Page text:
While flying his quadcopter earlier this week in Cambridge, Massachusetts, Christopher Schmidt experienced firsthand the problem that confronts drone-delivery startups: raptors don't like sharing their airspace.
What happened to Schmidt is a portent of what could happen to that package you're waiting for if companies like Amazon begin flying the not-so-friendly skies.
Birds already cause a lot of problems for other things in the airspace. The FAA has tracked more than 121,000 instances of bird-aircraft collisions since 1990. These are accidental; the birds—most frequently gulls or pigeons, or in the case of the plane that landed on the Hudson River, Canada geese—are spooked off a runway during takeoff or landing.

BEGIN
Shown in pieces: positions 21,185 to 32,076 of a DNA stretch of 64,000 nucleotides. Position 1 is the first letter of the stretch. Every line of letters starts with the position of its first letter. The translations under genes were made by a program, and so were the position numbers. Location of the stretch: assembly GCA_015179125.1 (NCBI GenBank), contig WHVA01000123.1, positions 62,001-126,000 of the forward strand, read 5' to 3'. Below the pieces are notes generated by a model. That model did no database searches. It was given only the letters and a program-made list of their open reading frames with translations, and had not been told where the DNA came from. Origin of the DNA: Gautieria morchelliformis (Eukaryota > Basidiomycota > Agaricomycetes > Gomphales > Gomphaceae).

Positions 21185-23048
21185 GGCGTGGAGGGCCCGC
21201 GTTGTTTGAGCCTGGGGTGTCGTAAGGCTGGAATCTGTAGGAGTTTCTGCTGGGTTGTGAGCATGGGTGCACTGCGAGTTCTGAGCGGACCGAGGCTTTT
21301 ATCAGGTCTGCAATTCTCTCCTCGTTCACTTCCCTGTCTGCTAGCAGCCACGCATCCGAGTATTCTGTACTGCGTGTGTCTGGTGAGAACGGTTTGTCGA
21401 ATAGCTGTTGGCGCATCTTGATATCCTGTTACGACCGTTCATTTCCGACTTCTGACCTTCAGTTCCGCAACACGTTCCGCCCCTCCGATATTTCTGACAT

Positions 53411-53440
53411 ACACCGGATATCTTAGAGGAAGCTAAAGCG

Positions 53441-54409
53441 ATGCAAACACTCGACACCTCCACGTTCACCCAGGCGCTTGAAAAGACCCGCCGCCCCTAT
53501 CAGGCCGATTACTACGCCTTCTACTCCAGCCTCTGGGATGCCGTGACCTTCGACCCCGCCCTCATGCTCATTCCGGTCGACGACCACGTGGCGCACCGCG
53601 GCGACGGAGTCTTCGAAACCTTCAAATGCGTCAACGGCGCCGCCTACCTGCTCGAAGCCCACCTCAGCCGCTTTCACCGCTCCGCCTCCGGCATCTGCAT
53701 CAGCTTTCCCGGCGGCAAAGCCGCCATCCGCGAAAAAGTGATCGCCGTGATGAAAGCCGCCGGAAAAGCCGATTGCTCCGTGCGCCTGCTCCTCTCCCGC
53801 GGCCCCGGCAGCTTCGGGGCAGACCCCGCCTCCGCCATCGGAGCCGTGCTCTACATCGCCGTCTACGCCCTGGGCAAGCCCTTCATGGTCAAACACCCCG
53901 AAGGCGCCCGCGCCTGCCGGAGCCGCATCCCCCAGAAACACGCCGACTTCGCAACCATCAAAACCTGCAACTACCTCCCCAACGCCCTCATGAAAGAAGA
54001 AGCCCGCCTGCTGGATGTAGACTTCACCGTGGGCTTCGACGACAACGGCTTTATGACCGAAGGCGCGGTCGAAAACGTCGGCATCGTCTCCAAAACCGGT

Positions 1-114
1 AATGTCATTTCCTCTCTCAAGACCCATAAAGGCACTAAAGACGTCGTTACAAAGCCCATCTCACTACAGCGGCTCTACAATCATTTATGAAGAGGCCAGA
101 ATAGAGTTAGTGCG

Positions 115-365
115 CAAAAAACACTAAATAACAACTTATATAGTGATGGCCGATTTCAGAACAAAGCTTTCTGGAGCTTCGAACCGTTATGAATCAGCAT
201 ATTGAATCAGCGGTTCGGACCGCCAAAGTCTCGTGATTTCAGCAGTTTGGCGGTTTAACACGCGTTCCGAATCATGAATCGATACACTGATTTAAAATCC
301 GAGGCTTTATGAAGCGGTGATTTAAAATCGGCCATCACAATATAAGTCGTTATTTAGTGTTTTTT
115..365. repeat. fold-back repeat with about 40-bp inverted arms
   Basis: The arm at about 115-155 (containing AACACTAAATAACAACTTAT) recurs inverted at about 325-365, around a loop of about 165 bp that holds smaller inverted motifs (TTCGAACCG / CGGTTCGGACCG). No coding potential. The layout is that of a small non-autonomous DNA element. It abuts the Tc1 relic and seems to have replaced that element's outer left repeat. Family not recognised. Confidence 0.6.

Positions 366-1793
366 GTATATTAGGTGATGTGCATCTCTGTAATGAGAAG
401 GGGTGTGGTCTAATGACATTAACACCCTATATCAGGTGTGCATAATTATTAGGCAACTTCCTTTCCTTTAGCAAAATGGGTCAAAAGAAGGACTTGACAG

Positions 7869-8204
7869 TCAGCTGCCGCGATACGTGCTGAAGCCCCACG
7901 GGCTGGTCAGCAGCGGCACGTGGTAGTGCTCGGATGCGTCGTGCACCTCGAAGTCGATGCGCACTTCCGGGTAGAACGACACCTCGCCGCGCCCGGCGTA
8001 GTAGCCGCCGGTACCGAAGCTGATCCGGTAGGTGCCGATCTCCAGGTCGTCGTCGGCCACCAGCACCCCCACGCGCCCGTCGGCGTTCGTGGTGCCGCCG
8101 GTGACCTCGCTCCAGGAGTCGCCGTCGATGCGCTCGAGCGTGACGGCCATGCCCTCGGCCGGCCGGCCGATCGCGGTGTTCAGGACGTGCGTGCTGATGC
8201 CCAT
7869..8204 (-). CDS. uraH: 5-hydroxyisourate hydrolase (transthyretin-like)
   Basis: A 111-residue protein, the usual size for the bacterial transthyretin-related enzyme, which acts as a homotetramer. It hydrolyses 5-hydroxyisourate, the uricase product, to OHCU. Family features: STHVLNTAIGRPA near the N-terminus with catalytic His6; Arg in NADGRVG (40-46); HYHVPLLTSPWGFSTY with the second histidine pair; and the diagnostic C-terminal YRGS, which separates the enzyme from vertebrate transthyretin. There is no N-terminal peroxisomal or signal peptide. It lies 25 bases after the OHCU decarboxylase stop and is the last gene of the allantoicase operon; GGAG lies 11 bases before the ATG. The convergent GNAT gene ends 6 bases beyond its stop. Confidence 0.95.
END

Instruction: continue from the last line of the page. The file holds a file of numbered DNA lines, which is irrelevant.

The difference for Amazon's drones is that the birds will be chasing them. Unseen to us, the skies are checkered with fiercely defended bird territories. Open-country raptors—hawks, eagles, kites, harriers, etc.—don't take kindly to interlopers on their hunting grounds, and frequently chase, dive-bomb, and take talons to intruders. The confrontations can be even more violent during nesting season when vulnerable chicks are potential prey.
Won't birds know that Amazon's drones aren't really threats, though? Nope. To a bird, a big flying thing is a big flying potential threat.